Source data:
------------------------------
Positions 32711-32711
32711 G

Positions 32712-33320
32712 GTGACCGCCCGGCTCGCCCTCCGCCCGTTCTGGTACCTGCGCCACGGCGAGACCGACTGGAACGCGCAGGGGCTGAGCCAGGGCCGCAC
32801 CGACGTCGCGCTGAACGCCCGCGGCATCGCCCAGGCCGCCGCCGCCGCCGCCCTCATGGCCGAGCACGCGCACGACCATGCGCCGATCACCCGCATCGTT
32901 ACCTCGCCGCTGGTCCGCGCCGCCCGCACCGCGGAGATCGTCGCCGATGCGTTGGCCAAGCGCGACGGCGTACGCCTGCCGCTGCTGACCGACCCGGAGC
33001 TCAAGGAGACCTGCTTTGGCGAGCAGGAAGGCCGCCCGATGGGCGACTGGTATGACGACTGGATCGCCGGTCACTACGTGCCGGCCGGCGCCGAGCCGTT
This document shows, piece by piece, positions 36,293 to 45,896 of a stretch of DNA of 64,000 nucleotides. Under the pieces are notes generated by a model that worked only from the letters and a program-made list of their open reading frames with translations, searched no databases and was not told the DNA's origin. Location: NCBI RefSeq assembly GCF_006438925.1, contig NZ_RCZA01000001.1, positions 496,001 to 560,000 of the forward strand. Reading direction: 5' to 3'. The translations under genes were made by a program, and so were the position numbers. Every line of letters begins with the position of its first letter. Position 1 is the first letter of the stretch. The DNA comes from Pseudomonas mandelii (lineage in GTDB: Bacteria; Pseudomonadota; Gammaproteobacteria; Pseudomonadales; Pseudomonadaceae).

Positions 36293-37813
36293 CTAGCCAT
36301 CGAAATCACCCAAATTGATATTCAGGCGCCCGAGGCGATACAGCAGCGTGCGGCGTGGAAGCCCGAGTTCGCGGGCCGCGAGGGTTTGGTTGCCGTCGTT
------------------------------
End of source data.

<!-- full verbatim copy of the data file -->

Positions 32711-32711
32711 G

Positions 32712-33320
32712 GTGACCGCCCGGCTCGCCCTCCGCCCGTTCTGGTACCTGCGCCACGGCGAGACCGACTGGAACGCGCAGGGGCTGAGCCAGGGCCGCAC
32801 CGACGTCGCGCTGAACGCCCGCGGCATCGCCCAGGCCGCCGCCGCCGCCGCCCTCATGGCCGAGCACGCGCACGACCATGCGCCGATCACCCGCATCGTT
32901 ACCTCGCCGCTGGTCCGCGCCGCCCGCACCGCGGAGATCGTCGCCGATGCGTTGGCCAAGCGCGACGGCGTACGCCTGCCGCTGCTGACCGACCCGGAGC
33001 TCAAGGAGACCTGCTTTGGCGAGCAGGAAGGCCGCCCGATGGGCGACTGGTATGACGACTGGATCGCCGGTCACTACGTGCCGGCCGGCGCCGAGCCGTT
This document shows, piece by piece, positions 36,293 to 45,896 of a stretch of DNA of 64,000 nucleotides. Under the pieces are notes generated by a model that worked only from the letters and a program-made list of their open reading frames with translations, searched no databases and was not told the DNA's origin. Location: NCBI RefSeq assembly GCF_006438925.1, contig NZ_RCZA01000001.1, positions 496,001 to 560,000 of the forward strand. Reading direction: 5' to 3'. The translations under genes were made by a program, and so were the position numbers. Every line of letters begins with the position of its first letter. Position 1 is the first letter of the stretch. The DNA comes from Pseudomonas mandelii (lineage in GTDB: Bacteria; Pseudomonadota; Gammaproteobacteria; Pseudomonadales; Pseudomonadaceae).

Positions 36293-37813
36293 CTAGCCAT
36301 CGAAATCACCCAAATTGATATTCAGGCGCCCGAGGCGATACAGCAGCGTGCGGCGTGGAAGCCCGAGTTCGCGGGCCGCGAGGGTTTGGTTGCCGTCGTT